British Government on Friday rejected calls to outlaw s’exist dress codes which laid down what women should wear at their workplaces.
Over 150,000 people signed a public petition to the British parliament, urging action after Nicola Thorp was told to go home from work without pay after she arrived at PriceWaterhouseCooper to work as a temporary receptionist in flat shoes.
Thorp refused to comply with the demand that she wear shoes with high heels.
However, the government promised new guidelines on dress codes would be issued in the summer, following the outcry.
The media in London reported that the government response to the petition meant employers could continue to insist that female employees must wear heeled shoes, provided it was a job requirement and men were made to dress to an “equivalent level of smartness.”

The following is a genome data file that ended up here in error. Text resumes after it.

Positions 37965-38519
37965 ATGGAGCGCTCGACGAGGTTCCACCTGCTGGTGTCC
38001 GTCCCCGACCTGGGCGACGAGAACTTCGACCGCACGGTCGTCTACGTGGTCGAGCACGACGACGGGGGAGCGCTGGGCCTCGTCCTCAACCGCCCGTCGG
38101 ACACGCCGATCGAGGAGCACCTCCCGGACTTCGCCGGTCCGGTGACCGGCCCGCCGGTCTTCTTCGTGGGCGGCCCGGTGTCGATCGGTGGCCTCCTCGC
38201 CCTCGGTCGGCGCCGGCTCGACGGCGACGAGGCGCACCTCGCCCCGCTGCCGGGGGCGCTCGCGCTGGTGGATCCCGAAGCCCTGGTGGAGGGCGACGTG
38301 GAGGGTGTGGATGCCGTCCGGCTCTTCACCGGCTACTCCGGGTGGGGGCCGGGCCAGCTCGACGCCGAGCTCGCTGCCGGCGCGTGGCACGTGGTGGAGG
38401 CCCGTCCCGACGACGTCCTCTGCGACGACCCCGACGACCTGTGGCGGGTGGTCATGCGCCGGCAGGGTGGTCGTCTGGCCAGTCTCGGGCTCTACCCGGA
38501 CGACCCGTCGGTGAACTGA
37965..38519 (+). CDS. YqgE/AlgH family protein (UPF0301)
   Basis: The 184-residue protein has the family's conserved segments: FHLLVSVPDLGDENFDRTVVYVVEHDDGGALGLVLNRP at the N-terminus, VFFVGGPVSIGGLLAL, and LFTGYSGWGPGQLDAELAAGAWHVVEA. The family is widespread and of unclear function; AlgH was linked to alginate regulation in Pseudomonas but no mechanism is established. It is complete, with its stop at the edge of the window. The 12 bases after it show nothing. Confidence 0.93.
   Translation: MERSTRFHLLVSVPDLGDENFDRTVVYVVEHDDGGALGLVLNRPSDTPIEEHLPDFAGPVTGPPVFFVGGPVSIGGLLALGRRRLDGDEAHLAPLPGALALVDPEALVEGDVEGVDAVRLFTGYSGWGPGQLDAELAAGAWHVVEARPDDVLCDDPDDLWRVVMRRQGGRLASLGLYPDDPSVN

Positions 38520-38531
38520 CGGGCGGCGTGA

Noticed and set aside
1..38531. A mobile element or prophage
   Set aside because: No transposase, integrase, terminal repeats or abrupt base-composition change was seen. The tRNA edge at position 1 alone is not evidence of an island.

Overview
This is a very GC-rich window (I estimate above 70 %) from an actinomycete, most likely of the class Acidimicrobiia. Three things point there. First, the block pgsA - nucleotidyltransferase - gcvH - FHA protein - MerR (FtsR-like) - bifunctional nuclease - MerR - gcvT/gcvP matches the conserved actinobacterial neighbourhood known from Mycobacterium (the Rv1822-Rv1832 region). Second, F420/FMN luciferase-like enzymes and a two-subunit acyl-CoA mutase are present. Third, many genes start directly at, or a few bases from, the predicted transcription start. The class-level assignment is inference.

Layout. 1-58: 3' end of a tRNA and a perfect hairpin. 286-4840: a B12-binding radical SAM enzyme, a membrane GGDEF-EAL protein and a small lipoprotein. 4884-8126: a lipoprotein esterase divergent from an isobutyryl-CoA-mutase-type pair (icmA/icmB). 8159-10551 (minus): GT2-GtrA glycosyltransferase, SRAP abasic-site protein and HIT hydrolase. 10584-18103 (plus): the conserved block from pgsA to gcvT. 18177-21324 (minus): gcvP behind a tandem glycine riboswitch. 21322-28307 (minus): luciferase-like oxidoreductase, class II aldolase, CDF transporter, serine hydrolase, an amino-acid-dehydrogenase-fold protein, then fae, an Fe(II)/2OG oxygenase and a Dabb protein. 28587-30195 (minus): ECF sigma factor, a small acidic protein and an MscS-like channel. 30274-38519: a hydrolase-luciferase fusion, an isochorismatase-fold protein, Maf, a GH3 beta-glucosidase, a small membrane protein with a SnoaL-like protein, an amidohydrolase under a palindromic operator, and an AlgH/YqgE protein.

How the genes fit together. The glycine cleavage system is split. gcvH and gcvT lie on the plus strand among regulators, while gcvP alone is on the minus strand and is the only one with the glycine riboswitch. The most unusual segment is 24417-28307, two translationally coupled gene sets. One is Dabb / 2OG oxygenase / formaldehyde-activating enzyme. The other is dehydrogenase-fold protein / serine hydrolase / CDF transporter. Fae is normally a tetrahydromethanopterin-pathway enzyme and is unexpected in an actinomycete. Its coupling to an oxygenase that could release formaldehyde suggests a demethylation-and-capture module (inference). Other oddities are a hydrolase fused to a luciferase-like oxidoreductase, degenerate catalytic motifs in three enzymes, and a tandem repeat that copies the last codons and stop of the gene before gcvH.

According to the government, existing laws are adequate and already prevent companies from gender-based discrimination.
As an alternative, the Government Equalities Office called on all employers to review their dress codes and consider whether they remained relevant and lawful.
The issue was discussed in parliament and women and equalities committees of the House of Commons who made recommendations to the government on workplace dress codes.
A parliament spokesman said that the government undertook to produce guidance during the summer and to explore other options for raising further awareness on the law on dress codes.
The Equality and Human Rights Commission had already run a social media campaign aimed at young women to promote awareness of the law.
According to MP Helen Jones, chair of the Petitions Committee, the petition and the inquiry had already done a great deal to improve public awareness of the law.
MP Maria Miller, chair of the Women and Equalities Committee, also said they welcome the commitments made by government to increase awareness of those rights.
“Hope that the next Government will monitor how this changes women’s experiences of the workplace,’’ Miller said.
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